The next morning they discovered fusion food in the kitchen trade. It was exciting to see children from “Early Years” preparing their lunch: “chaufa de quinoa”. This dish is a fusion of Chinese immigrants who came to Peru and used some of our products such as quinoa in this case to make delicious dishes. Then they explored philosophy. Our teachers chose the subject of “memes”, which are typical in the idiosyncrasy of Peruvians and they talked about how these help us take with humor different situations that happen every day. Memes were shared about coronavirus and toilet paper, football, history, etc. Then they created their own and analyzed some, such as one about Atahualpa, where they said: “don’t go to Cajamarca!!” and they said this because in Cajamarca he would be caught and killed. They concluded that memes turn dramatism into jokes. It was interesting that everyone enjoyed these activities; younger and older students too. In Villa Per Se encourage everyone to think.
On Thursday in the painting trade they took the theme of the Ayacucho flowers, which are painted with symmetrical motifs in the same way as their altarpieces. What goes on one side goes the same on the other, as a mirror. In theater they made an imaginary trip through the jungle of Peru going through different challenges and meeting different animals. Then in sculpture they made soap carving, they used knives with which they carved the shape of a heart and in the center they drew with a pointed object something that represents what they love most in their country,. Everyone was inspired In their investigations. They drew an alpaca, Machu Picchu, a condor, etc. That day ended with the profession of astronomy, in this “trade” they explained the influence of the stars throughout history, how interesting the sun, stars, moon and planets have always been for our culture.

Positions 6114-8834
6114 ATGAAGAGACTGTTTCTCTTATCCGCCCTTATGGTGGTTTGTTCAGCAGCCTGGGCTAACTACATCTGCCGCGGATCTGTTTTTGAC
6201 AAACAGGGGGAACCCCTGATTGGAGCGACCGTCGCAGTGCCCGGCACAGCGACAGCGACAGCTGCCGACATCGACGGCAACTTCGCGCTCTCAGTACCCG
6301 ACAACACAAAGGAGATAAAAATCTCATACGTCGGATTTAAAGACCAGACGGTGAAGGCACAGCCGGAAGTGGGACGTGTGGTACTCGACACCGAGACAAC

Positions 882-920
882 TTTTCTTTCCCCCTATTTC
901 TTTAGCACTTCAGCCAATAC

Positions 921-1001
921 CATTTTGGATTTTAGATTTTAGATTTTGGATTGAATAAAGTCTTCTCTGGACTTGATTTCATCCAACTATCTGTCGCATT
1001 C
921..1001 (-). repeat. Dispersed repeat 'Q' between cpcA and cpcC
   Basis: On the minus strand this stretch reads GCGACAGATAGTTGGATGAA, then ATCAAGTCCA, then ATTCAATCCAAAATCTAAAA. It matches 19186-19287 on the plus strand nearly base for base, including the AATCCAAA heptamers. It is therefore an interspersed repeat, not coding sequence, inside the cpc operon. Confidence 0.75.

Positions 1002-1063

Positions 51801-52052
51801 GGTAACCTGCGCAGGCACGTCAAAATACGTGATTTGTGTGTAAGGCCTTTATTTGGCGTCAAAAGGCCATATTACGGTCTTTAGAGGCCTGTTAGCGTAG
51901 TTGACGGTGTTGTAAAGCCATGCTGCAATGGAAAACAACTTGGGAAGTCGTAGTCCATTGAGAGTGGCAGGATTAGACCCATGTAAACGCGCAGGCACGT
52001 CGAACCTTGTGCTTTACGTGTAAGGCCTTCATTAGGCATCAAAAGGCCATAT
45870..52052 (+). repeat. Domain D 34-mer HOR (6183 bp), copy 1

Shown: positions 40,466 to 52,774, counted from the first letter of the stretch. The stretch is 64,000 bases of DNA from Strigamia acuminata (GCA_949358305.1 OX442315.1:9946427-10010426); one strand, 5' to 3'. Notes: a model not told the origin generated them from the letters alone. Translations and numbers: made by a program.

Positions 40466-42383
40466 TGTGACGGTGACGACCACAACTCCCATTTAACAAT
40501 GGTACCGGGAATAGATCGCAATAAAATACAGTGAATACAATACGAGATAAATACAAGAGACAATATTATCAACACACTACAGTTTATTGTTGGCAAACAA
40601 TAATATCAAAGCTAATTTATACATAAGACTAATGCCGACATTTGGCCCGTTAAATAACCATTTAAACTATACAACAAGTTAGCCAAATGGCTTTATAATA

Finally, on Friday in the music trade, they learned Peruvian songs accompanied by rhythms using glasses, palms and their bodies. They were told that the body has rhythmic memory and Peruvian music always excites us and gives us joy. In the textile trade they made quipus and told a story about Quilla, a girl who kept accounts with her quipu imitating her father who was the head of the panaca and was called “Quipucamayoc”. Children created their own stories with the quipus they made.
All the trades have been prepared with great care and have been so well received that we are going to plan new sessions in the second semester.
Despite the fact that it seems impossible to do trades from virtuality, in Villa Per Se everything can be done with effort, empathy, unity, love, and above all, with the support of teachers, students and families.
That week was a practical experience to complement all the knowledge acquired in the research children have done. Stay tuned because the best will be reflected in an internal website, which we will share soon on the school blog. We are sure you will love knowing that in Peru we have a lot of talent.
Janice Roeder – School Principal
Angela Seminario – Head of communications